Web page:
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Casting on on the balcony.

Ahh…much better. I’ve since made quite a bit of progress, and I should finish this weekend. I am knitting it in one of the special blends that Yarnia wound up exclusively for this pattern (yes, you’ve seen that cone before), and I absolutely adore it! It’s a blend of bamboo, alpaca, and merino wool in Shell, a creamy white with tinges of champagne. The bamboo makes it really smooth and silky, and the alpaca and wool add a nice halo of softness. I cannot wait to wear this thing!

Judging by the weather, I might have to wait a while…

Chick Lit

I have been meaning to post for days now, but I have been far too busy relaxing to write a blog post.  Spring break is upon us here in Oregon, and boy, did I ever need it!  I’ve been off since last Saturday and only now do I feel like my mind and body have recovered from 6 weeks at middle school.

My knitting life has been pretty productive this week, thanks in part to my cognitive fatigue. I finished my second Light and Up shawl yesterday, and it’s currently having a nice lie down and stretch on my bed. Black is more of a punctuation in my wardrobe, but I am certain that Sara will be delighted with this bat-wing beauty.

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In the week leading up to break my brain was pretty much liquified.  After a rough day at school it was all I could do to collapse on the couch and moan a greeting to my boyfriend. In an attempt to take my mind off things I started reading a fluffy Debbie Macomber novel that my mom had passed off to me a few months ago.  It’s one in her Blossom Street series, which is centered around Lydia, the owner of a yarn shop, and the women in the neighborhood who attend her knitting classes and also work in the surrounding businesses on Blossom Street.

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When I began reading the book I was almost embarrassed to be carrying it around and actually reading it. It’s pink and covered in flowers and it just looks frothy with doomed romance and damsels in distress. In fact, I thought I was going to get a third of the way in, decide the book wasn’t worth my time, and move on. I tend to read mostly fiction, but rarely romance, and never “chick lit”. As it turned out, I really enjoyed Back on Blossom Street. It was just what I needed, something light and uplifting, and the fact that I enjoyed it so much got me thinking about “women’s” literature and it’s place on my bookshelf.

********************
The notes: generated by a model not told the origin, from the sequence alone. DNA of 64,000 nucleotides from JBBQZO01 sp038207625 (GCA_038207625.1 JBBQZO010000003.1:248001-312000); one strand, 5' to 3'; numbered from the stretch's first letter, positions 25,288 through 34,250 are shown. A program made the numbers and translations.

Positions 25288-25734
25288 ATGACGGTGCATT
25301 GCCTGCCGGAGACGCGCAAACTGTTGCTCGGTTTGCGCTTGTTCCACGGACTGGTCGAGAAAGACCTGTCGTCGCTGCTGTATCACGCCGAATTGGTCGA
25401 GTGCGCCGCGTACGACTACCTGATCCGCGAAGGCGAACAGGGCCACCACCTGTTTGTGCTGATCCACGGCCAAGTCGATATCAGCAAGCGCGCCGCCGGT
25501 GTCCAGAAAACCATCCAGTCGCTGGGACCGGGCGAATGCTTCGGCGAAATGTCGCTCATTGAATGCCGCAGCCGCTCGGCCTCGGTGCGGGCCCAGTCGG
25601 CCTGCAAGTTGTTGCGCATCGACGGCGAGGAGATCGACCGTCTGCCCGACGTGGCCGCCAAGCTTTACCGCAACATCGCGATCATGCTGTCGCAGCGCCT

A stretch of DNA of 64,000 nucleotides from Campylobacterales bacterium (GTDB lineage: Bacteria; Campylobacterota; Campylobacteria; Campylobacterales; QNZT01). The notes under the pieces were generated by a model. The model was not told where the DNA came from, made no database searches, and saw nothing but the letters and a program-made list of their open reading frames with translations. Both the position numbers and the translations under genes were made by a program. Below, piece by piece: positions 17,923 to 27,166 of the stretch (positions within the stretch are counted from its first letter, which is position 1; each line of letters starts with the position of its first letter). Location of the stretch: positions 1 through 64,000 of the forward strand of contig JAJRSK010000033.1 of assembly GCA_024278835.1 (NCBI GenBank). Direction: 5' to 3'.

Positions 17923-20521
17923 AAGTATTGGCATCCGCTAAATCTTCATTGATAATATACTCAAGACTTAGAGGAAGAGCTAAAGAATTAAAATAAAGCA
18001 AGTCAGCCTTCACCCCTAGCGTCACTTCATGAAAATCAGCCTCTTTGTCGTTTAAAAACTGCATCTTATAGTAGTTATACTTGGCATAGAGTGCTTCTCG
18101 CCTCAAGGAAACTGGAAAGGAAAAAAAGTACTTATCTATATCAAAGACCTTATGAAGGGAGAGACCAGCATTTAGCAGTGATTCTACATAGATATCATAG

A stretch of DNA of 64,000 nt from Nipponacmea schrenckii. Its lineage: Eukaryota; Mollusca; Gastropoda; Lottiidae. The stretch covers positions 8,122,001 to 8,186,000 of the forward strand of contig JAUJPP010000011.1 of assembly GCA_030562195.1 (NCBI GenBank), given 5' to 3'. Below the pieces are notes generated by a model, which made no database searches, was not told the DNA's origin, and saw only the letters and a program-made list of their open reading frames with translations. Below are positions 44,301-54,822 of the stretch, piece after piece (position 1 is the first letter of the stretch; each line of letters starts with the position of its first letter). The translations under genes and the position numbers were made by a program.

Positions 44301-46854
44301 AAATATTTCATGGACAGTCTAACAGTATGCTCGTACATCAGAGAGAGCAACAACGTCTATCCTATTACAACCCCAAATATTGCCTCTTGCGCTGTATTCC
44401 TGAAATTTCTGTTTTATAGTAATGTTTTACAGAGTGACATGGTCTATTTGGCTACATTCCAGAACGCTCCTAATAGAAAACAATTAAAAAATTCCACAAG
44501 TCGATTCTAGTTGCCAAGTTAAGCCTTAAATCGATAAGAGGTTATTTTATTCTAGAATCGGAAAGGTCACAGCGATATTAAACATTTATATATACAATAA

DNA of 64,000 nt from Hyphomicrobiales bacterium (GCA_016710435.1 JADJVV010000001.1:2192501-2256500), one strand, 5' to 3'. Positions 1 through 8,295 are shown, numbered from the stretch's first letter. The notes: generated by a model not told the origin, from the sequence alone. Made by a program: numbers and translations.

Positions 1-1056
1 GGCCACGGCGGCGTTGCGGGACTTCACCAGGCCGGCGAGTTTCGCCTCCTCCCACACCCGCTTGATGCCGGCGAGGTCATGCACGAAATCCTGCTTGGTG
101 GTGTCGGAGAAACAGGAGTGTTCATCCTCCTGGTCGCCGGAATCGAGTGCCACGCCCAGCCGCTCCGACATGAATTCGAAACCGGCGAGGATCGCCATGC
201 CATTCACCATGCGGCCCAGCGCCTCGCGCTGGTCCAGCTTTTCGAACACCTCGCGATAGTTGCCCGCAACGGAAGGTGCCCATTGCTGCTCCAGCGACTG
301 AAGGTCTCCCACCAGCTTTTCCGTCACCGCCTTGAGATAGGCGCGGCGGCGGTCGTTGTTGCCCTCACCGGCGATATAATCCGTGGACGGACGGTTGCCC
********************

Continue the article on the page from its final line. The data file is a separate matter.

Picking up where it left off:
As a feminist, I’ve had some trouble coming to terms with books and literature marketed exclusively to women that tends to prioritize finding a man and falling in love as the most important goals in a woman’s life. When picking up Back on Blossom Street I expected to be disappointed by more of the same: struggling, emotionally vulnerable women finds the perfect man and is saved by his undying devotion and superior financial status, everyone lives happily ever after.  In this book I was surprised to find that while, yes there were some romantic bits, those romances took a backseat to the powerful bonds between the female characters of the book. This was a story of independent women relying on other strong women to support them through various mundane crises.  Honestly, in some ways this was probably the most feminist thing I’ve read all year.  All the important characters were female, and were constantly interacting with other females about things that did not involve men. A++ on the Bechdel Test for sure, which is more than I can say for a lot of things I’ve read and enjoyed.

My point is, I have been wrong to judge people by their books’ covers.  Maybe that pink pulp novel with flowers and wedding dresses on the front is actually an empowering story of hope and the importance of ladies having lady friends. In fact, reading “chick lit” might even be a feminist act, and that is just grand. I can’t speak to the rest of her books, but Debbie Macomber has impressed me with this one, and I look forward to my next trip to Blossom Street to visit with all it’s strong, nuanced female characters.

The Crawl

After my winding frenzy last weekend I was itching to get something new on the needles.  I finished up my Kaika socks Monday night, and they are lovely!  I love all the different lace patterns, the bobbles at the top and the picot cuff.  It is delightful to finally have a hand-knit pair for myself that fit my feet and my style (apologies for the photo quality).

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After the socks were happily warming my toes, I started another Light and Up for yet another Sara (we are legion!).  This Sara is a friend from my graduate cohort who saw my finished shawl and drooled so much I agreed to make her one in her signature shades, black, black, and black, with some grey for a pop of color.  When it’s done she will be one seriously chic art teacher!